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What you're really describing is the stasis of the last 60 years.





You could argue that the world has gotten into some sort of "stagnant" period, despite the technological advances.

E.g. We're no where closer to having a utopian-level of control over our government. Something that the rise of ubiquitous tech should have solved. On some level, we're all very averse to the notion as well, almost as if our attitudes to it have not changed and we have not worked on making tech good enough for us to be comfortable with it.

Or: Government structures have not changed at all. As a libertarian, I struggle to even conceive how people in the government can even change the structure and ordering of government at this point. We got to our current structures somehow in the past, but we seemed to have stopped the evolution and have almost doubled-down.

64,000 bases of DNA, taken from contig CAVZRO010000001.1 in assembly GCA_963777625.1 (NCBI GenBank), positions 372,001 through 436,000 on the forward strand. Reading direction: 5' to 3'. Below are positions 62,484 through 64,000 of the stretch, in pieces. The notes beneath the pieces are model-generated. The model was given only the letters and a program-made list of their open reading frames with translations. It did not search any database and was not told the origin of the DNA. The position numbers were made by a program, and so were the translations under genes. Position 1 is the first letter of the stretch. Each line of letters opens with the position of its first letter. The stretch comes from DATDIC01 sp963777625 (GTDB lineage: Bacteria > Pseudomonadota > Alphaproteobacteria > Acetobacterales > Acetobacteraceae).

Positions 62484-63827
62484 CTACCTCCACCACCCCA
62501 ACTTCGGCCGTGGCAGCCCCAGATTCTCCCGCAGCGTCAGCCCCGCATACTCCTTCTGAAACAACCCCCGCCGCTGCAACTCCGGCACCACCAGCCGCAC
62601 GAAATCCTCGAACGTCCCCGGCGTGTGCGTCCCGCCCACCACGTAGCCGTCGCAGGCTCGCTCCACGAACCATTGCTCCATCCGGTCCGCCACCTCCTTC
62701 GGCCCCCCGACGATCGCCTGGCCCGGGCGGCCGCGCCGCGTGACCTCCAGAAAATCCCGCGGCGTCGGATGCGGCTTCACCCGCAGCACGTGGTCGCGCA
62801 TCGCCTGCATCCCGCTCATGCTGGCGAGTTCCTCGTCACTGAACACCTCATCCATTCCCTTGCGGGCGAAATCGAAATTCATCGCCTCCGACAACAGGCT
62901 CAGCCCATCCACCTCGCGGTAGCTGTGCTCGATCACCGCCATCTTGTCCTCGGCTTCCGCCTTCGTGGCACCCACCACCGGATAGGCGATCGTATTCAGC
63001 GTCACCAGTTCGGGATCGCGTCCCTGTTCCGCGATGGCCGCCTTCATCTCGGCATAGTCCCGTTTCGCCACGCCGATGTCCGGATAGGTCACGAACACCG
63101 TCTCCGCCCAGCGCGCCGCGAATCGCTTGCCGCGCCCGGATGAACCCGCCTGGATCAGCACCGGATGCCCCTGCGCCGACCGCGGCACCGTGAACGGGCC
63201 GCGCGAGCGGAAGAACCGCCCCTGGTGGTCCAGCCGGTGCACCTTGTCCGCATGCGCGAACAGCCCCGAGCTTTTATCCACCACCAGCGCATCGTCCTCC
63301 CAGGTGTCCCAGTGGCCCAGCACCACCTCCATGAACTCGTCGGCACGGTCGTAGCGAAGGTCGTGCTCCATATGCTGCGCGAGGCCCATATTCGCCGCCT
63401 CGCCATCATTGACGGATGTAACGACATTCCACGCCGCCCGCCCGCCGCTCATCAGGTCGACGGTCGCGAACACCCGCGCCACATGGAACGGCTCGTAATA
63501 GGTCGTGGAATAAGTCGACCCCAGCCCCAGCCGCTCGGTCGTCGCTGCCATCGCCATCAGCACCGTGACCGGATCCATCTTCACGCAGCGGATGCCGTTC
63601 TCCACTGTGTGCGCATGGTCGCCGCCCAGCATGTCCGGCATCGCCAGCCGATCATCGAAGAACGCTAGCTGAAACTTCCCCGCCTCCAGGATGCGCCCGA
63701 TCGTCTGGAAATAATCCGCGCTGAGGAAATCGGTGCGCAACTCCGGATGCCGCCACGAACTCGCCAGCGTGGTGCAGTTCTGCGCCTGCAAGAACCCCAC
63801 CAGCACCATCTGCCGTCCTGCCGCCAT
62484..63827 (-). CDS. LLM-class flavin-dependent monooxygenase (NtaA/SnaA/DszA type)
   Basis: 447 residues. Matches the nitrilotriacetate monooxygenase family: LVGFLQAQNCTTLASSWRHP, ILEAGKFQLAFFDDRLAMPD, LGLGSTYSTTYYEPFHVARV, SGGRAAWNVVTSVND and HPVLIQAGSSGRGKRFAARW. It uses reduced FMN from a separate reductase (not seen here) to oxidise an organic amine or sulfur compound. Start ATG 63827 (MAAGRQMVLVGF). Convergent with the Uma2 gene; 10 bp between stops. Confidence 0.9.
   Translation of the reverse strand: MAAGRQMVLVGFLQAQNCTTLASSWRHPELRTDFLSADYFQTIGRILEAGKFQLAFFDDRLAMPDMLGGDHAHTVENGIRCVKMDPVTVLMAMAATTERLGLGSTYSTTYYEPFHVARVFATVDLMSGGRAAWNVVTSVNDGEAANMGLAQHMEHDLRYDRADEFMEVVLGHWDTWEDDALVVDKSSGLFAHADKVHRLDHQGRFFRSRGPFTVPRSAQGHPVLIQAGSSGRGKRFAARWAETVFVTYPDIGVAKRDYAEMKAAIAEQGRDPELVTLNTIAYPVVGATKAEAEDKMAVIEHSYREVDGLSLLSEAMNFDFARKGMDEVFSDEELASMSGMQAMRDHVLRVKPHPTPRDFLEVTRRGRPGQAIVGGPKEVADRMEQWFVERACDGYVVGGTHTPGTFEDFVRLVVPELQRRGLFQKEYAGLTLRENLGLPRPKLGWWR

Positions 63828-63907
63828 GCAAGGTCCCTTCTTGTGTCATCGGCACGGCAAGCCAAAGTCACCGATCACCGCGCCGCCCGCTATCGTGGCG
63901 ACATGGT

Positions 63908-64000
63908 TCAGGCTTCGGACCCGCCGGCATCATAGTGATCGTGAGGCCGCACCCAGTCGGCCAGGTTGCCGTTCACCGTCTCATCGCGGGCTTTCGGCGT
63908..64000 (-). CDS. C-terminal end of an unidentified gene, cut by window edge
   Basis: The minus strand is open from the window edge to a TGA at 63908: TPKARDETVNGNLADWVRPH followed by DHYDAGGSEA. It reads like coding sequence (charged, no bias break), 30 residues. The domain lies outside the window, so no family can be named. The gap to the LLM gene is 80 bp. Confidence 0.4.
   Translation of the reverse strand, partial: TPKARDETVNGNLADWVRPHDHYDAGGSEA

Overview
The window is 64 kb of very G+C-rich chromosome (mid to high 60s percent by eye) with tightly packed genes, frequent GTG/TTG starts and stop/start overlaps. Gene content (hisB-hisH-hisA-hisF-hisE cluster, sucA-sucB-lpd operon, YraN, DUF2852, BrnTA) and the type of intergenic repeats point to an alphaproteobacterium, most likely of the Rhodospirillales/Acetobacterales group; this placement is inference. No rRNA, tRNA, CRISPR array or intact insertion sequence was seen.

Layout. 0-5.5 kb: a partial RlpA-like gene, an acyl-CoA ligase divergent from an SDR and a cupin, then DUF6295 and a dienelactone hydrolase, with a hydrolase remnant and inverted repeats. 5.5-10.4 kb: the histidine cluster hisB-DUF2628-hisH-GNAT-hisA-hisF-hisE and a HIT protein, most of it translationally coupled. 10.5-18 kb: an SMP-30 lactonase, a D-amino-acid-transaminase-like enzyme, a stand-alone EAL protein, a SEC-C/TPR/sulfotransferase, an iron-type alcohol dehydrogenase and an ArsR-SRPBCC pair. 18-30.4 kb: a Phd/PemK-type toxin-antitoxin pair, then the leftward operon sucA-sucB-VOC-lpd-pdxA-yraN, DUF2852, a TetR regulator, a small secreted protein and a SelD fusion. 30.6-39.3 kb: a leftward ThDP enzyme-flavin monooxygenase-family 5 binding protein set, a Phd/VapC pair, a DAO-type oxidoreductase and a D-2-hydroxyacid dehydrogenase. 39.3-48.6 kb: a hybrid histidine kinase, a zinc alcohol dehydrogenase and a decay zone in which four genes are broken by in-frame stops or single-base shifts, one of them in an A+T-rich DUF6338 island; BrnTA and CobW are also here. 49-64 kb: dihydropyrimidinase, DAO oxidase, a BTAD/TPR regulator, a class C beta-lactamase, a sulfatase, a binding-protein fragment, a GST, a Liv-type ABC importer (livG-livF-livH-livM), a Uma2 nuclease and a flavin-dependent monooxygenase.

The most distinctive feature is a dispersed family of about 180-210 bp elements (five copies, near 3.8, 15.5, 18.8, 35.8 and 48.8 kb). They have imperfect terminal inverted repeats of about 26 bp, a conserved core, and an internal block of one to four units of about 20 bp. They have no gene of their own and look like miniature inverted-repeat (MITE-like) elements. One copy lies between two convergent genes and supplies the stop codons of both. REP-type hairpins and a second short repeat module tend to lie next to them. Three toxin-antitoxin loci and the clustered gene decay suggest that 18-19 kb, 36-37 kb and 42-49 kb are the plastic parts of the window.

> Something that the rise of ubiquitous tech should have solved.

Why do you think it should have happened already? We’ve only had good lithium ion batteries for a decade or two. Same for the internet, maybe 20 years of widespread use. Solar cells are only just starting to compete with coal. There is much work to do, and we’re doing it but it takes time.

Information can travel instantly, that’s an important change, but the process of actually building the semantic router is not trivial. And the tech for affordable off-grid civilization is really juuust maturing right now.


> Something that the rise of ubiquitous tech should have solved.

What makes you say that?

To the best of my knowledge, no one has ever carried out a rigorous analysis on the stability (in the dynamical systems meaning of the word) of our societies; whether they trend to dystopia or utopia.

But it isn't very difficult to argue that the US, at least, is currently trending dystopic. Look no further than citizens united.




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